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April 1997

The Clarkson Center...

...Making A Difference in Western New York

 

by Linda N. MEYER

 

Twenty-six years ago a group of friends and neighbors joined together and founded the Allentown Community Center.

Concerned about conditions in their socially and economically mixed neighborhood, they raised money to purchase an empty church on Elmwood Avenue to serve as the physical center. Then they set about creating a community agency that would offer pre-school activities, arts and crafts, homemaker classes, study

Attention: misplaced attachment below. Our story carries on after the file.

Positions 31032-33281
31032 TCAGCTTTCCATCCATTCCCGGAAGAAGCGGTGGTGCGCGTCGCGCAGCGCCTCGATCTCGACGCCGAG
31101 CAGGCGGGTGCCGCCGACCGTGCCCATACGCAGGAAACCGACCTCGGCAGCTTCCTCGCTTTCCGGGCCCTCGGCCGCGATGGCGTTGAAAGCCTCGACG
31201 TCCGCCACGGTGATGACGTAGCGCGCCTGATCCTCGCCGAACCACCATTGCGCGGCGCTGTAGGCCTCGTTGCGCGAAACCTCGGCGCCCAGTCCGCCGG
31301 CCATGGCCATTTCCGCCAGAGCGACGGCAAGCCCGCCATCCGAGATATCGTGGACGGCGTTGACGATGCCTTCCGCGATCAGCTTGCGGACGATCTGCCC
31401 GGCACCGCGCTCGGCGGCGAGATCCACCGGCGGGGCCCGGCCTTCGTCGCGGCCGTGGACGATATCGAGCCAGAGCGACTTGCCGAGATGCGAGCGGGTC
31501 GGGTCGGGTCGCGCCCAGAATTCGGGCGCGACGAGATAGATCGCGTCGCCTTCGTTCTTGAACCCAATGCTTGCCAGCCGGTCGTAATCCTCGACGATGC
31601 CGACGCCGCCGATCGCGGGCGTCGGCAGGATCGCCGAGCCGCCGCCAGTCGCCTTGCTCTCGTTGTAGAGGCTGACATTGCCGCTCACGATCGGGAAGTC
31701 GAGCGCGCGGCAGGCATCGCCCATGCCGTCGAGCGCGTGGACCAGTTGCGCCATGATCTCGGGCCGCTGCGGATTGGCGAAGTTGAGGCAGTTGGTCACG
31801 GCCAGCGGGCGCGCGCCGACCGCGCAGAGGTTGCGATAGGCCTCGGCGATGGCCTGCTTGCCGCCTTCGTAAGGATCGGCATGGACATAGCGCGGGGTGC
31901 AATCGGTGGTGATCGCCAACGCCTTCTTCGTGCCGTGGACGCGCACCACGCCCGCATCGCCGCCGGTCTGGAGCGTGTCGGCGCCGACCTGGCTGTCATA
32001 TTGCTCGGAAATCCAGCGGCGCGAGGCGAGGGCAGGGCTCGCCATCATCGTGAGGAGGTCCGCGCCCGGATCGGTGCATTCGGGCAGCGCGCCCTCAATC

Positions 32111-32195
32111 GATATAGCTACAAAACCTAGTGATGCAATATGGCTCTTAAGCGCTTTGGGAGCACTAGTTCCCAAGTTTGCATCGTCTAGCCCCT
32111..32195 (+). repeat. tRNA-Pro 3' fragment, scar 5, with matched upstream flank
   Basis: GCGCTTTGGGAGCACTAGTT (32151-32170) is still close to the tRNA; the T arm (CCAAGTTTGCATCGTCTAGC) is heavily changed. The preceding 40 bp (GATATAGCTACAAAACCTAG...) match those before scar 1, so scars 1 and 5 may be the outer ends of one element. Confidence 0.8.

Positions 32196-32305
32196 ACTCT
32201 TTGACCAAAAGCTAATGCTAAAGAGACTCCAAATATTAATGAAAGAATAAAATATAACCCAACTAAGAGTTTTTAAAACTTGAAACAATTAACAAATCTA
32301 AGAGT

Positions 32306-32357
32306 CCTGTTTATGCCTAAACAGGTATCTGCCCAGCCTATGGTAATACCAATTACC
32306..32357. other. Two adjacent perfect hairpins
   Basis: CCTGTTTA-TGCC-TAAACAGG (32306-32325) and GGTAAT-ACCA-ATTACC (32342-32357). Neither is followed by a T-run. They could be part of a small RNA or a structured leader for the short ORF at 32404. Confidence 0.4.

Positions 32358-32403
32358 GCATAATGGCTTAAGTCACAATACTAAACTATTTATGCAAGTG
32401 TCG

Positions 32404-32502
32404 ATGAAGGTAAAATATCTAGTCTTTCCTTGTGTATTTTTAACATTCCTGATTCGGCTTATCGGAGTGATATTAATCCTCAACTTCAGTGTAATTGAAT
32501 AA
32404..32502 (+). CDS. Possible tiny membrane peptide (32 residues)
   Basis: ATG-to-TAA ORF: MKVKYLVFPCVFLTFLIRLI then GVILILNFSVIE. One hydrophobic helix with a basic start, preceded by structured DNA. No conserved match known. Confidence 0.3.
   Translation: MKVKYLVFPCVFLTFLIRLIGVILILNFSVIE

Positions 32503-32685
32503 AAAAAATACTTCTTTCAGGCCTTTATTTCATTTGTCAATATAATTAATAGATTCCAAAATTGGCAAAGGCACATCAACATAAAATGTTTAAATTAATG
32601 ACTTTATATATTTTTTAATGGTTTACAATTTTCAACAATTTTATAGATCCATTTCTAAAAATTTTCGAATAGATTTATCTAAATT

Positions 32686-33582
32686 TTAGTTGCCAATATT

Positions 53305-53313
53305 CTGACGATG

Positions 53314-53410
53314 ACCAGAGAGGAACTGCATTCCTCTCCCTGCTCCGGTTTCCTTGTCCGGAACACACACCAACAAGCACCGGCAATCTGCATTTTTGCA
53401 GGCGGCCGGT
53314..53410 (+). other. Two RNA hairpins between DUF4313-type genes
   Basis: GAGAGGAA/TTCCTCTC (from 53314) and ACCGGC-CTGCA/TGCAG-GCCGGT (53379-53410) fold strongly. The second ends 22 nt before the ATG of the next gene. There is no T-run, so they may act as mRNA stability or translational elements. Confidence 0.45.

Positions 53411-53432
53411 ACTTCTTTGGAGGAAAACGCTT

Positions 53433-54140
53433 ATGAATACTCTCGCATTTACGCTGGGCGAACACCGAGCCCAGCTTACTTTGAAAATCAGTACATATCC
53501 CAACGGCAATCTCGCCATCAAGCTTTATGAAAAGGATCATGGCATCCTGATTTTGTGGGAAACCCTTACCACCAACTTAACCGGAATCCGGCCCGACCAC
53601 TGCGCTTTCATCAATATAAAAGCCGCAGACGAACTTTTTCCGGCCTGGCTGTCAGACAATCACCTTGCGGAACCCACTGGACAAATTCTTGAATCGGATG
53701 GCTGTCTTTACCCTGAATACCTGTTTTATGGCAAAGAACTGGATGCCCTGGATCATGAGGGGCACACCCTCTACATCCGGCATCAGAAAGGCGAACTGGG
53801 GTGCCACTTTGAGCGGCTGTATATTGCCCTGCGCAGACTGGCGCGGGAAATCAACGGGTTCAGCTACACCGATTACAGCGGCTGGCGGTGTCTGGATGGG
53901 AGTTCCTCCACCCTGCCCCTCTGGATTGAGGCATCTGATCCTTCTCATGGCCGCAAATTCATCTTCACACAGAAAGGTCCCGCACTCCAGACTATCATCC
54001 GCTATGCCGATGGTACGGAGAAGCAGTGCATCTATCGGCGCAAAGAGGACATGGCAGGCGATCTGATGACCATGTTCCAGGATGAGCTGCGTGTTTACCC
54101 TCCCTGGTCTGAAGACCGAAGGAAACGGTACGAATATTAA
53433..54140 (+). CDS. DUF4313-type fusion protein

programs, parenting classes, a well-baby clinic, activities for senior citizens, and much more.

One of the founding members of this group was Max B.E. Clarkson.

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Max B.E. Clarkson

Today, the Allentown Community Center has evolved into The Clarkson Center, one of Erie County’s largest human service organizations. A staff of 110 serve over 8,500 individuals in an average year. The Center has a budget of more than $5 million annually.

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The Clarksons get a tour of the Adult Day Care Center’s
modern kitchen with Viola Lollie (at right), a volunteer.

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Max Clarkson joins Audrey Bowens, a volunteer, and
Tim Raymond, art specialist, in the Adult Day Care Center.